Upside-Down Leadership

Upside-Down Leadership

By: By: Evelyn Miranda-Feliciano*

Christians of the Bible variety are strange people. They belong to what is called today as the “upside-down kingdom” following, of course, “upside-down” values or standards. Take leadership for example.

To lead, one has to learn to follow… to respect…to obey. Leaders, to be worthy of the name, have to bow their knees to Almighty God, fear His name, and obey His commandments. “The fear of the Lord is the beginning of wisdom,” so King Solomon said in the book of Proverbs. And he started quite well as a leader himself though he forgot what it was all about after having been swamped with seven hundred wives and three hundred more of concubines.

Surveying our political scene, there is a great need for godly wisdom among our leaders to make a difference in the quality of our national life. As it is, there are more circuses and vaudevilles than careful thought and responsible action.

After the recognition of God as the Sovereign Lord of All comes learning to respect the majesty of the law enshrined in our Constitution. Not going around it or positioning ourselves above it. It is not for lack of leaders that our country is suffering from. It is their own lack of respect for our laws and systems. In general, our nation’s leaders are hopelessly bad models.

To be a master, Jesus said, is to be a servant, which to Jesus meant washing smelly, used feet, healing the sick, feeding the hungry, giving hope to the dispossessed, and preaching the good news of salvation to His people under foreign domination. Appropriating similar actions of service appears to be the least of our leaders’ concerns today. Most of them seek for status, not service; control of the poor, not compassion for them; power, not national peace; largesse rather than liberty. The term “public servant” is a dead expression resurrected only during electoral campaigns to court people’s votes. Our leaders would rather strut than serve.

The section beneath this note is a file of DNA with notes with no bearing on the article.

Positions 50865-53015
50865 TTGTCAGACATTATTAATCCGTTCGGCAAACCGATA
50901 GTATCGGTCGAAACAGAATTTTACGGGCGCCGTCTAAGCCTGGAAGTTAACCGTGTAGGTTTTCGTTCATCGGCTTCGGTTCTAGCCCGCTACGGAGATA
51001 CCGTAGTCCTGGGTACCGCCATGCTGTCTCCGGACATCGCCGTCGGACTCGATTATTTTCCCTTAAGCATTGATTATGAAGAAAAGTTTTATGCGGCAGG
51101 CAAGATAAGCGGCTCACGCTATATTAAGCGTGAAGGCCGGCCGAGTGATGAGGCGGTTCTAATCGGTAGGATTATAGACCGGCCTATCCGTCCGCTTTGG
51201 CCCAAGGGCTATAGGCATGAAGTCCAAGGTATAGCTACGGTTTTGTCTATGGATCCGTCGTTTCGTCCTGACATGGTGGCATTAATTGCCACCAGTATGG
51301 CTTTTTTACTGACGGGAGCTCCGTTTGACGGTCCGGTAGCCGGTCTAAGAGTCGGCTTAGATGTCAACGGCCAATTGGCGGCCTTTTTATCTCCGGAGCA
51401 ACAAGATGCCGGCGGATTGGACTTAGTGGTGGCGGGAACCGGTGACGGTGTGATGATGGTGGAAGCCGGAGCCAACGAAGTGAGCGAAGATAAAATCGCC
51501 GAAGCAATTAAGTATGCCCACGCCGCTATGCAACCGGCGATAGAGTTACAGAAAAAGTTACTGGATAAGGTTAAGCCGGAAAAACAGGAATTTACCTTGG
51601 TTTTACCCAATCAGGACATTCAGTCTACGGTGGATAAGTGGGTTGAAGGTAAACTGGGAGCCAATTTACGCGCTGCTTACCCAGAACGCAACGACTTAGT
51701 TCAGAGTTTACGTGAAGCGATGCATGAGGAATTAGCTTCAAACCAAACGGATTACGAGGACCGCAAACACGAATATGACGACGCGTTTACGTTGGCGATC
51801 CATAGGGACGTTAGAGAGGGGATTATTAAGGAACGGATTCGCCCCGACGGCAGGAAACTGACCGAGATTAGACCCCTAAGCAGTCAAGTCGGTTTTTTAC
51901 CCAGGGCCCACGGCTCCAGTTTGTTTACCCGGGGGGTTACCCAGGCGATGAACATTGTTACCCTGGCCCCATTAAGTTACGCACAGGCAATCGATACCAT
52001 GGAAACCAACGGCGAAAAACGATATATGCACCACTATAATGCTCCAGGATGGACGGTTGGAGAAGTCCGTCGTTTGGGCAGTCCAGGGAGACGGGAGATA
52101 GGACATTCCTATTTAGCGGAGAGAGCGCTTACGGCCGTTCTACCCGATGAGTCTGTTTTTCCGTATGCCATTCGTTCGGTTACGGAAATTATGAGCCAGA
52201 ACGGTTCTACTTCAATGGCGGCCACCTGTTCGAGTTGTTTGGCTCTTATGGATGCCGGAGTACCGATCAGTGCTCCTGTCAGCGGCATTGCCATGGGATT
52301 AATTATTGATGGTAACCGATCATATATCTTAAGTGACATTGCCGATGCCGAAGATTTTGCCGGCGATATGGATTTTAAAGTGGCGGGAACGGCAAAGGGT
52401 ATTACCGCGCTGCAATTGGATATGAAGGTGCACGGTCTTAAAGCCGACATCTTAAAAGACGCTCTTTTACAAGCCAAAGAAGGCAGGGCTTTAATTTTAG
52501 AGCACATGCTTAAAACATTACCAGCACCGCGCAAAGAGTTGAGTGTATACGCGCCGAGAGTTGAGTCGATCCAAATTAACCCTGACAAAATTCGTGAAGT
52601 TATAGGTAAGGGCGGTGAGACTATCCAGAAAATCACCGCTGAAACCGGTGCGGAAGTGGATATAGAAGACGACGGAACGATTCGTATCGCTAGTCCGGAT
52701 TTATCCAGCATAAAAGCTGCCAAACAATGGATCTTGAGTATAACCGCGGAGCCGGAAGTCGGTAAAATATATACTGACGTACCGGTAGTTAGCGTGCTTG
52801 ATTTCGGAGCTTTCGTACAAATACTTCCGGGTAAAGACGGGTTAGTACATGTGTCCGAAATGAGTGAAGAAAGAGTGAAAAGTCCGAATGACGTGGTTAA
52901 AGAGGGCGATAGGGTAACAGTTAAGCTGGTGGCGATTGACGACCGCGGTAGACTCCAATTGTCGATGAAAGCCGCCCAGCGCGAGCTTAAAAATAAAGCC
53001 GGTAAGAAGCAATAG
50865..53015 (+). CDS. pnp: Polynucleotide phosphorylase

Also, Jesus has this queer idea, and that is, if you want to be elevated to a higher position, sit at the lowest bottom seat. Show your worthiness in doing small things, and people will soon recognize your capability in doing big things. Promotion is not really hard to come by if there is faithfulness and effectiveness in the work that a person does, even now. Translated in electoral terms, any person who has an excellent public record of service untainted by any serious moral lapses will be perceived by thoughtful and responsible voters to be a leader. In due time, he/she will be given the position of leadership.

Not guns, goons and gold do a true leader make. If they did, it is not leadership— but terrorism. And no respectable, peace-loving Filipino will commit the same mistake of voting to power a strong man again. In so far as Jesus is concerned, humility and competence are basic ingredients in leadership.

If competence does not grow out of the barrel of a gun, neither does it grow merely from the ground of sincerity and religiousness. Coupled with moral integrity, we need leaders who have a clear vision of where we want to go as a people. Leaders who not only dream dreams, and articulate them in elegant words, but are pragmatic enough to put the vision in practical, operational and meaningful terms. Leaders who have skills in governance, decisive and swift in the implementation of justice, strong and united in promoting the people’s welfare, passionate in the pursuit of peace, and free-loving enough to embrace every man, woman and child and their ideas under a democratic system.

But to have these kinds of leaders, we have to look at leadership from the “upside-down” perspective which in truth and in fact is really the right side up.

*Mrs. Evelyn Feliciano wrote this article when she was on the staff of ISACC more than a decade ago. Her words continue to speak today.

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